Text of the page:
Thursday Thinking

the dimensions - one, two, and three

Life is fairly one dimensional for me.  I don’t see much beyond the basic outline until someone points it out. 

For example, remember the three dimensional Magic Eye pictures?  The kids worked and worked with me until I could see the pictures that are within the pictures.  Finding the dinosaurs in this picture took a loooong time.

Though I don’t see a lot of depth naturally, I appreciate it when people point it out to me.  I have two nieces who see things three dimensionally and I love hearing their perspectives on life as well as seeing their drawings.  They make things richer . . . and make more sense.

Symbolism is a lot like third dimension.  It’s deeper than what you see on the surface.  Sometimes symbols are interesting and instructive.  Like an article I once read (similar to this one) that tells how the shape of many foods we eat are good for the body part that they look like.  For example, slice a carrot and it looks like an eye and everyone’s mother always said, “eat your carrots so you can see in the dark.”  Or how a walnut looks like a brain and walnuts are rich in omega-3 fatty acids which support brain function.  Or how celery looks like a bone and both bones and celery are 23% sodium and celery is a good source of silicon which is part of the bones’ molecular structure. 

I understand simple symbols (heart = love) but, like dimensions, need the more complex pointed out to me.  

I was so glad when Ande showed me that in art, Mary, the mother of Jesus, will usually be the woman in blue, because blue is the color of the heavens, purity, and divine nature.  Like Waldo, now I can always find Mary.

Ande also taught me what a circle within a square means in architecture.  The circle is infinite and eternal and the most perfect geometric figure; a circle represents God.  A circle also represents Heaven.  The square is not found in nature; it is man-made and therefore represents mankind.  The square also represents the four corners of the Earth.  Thus the circle within the square represents heaven and earth coming together – a place where man and God can meet.  I enjoy looking for circles within squares now on buildings and what that symbol is trying to communicate.

Because life is deceiving when it is seen in only one dimension, the gospel of Jesus Christ, rich in symbolism, gives life the explanation I need to see it more clearly.  The simple symbolism of the faith of a mustard seed helps me understand that the Lord can help me reach my potential if I trust Him.  Baptism, a symbol of burying the sinful me and being born anew, gives hope and beauty to world weary souls.  The earth is full of symbols that point us toward the Savior.  The scriptures say that “. . . all things are created and made to bear record of me, both things which are temporal, and things which are spiritual; things which are in the heavens above, and things which are on the earth, and things which are in the earth, and things which are under the earth, both above and beneath:  all things bear record of me.”  (Moses 6:63)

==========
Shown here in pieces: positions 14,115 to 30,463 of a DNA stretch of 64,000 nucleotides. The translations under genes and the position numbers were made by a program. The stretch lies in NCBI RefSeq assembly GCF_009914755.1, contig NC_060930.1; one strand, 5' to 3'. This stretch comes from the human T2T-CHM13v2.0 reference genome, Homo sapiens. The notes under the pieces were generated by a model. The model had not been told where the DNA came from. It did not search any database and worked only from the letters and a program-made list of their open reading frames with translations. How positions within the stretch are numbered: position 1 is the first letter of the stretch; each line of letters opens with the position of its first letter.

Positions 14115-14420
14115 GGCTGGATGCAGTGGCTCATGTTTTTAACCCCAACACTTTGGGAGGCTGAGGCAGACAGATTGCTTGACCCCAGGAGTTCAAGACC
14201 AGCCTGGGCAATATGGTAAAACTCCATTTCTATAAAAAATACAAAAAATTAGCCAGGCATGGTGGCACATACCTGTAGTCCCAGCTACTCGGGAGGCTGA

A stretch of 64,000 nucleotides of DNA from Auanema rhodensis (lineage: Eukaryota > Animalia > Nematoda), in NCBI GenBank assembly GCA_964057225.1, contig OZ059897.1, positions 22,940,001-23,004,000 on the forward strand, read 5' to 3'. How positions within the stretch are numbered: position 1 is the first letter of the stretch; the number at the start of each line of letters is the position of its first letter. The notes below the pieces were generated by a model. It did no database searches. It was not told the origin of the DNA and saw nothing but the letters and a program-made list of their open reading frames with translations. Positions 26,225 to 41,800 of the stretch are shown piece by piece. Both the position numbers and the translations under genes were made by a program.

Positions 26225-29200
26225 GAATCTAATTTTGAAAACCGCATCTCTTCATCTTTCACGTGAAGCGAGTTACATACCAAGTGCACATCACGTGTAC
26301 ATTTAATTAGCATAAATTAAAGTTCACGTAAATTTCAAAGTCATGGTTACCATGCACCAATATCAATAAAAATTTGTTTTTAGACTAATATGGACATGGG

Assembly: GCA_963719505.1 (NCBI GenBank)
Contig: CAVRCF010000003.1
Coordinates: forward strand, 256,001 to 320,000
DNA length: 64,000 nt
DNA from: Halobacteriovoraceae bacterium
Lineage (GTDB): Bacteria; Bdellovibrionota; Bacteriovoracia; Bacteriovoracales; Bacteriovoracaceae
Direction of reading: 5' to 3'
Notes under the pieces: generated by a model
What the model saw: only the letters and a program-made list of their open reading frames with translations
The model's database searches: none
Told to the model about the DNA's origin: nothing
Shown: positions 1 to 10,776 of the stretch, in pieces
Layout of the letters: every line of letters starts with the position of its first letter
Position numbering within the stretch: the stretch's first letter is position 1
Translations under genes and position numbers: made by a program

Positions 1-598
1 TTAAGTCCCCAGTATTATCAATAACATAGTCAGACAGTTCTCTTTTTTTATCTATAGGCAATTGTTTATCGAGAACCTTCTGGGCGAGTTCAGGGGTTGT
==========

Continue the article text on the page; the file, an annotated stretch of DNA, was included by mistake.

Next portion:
The Gospel fleshes out life.  It adds purpose, it adds understanding, it gives hope.  It takes what looked like a simple square and makes it a box – a gift box, no less – so much richer and fuller than a square.  And, you find that when you open that box and accept and live the details of the Gospel it makes life more meaningful and ultimately more simple, like the square.  Except that cycle is called a circle, so now we're back to the circle within the square where man can meet God.  

And that’s what I’ve been thinking . . .  how grateful I am for the Gospel which gives life meaning and makes it more simple to understand.

By the way, did you find the dinosaurs?

Wednesday, July 27, 2011

Homemaking Tip -- To Be To Do

When I jog I listen to This American Life or Legacy pod-casts, biographies, conference talks, or the scriptures.  I have tried music, but music doesn't out-beat the misery.  People's voices about real life things do.  It doesn't make sense to me either, you'd think a good drum could push me further than the word, but it doesn't.  

One of the talks I listened to this week was Lynn Robbins', "What Manner of Men Ought Ye to Be?"  He said, "Many of us create to do lists to remind us of things we want to accomplish.  But people rarely have to be lists.  Why?  To do's are activities or events that can be checked off the list when done.  To be, however, is never done.  You can't earn checkmarks with to be's."  Elder Robbins emphasized we must do then be, be then do.  He's right.  He's so right.  Faith without works is dead; likewise, works without faith is fruitless.  To be's would be a great addition to my to do list.

For the sake of this blog post, here is a combined to-be-do (sounds like a do-wop chorus doesn't it?) list.  I made it after the fact from the events of the past week.  

Make a blanket for the crib.

It’s not much, just two pieces of flannel with some warm and natural batting tied in between with cotton binding around the edge, but it works.  We were plumb out of baby quilts and you can’t have babies come to visit if you don’t have a blanket for them.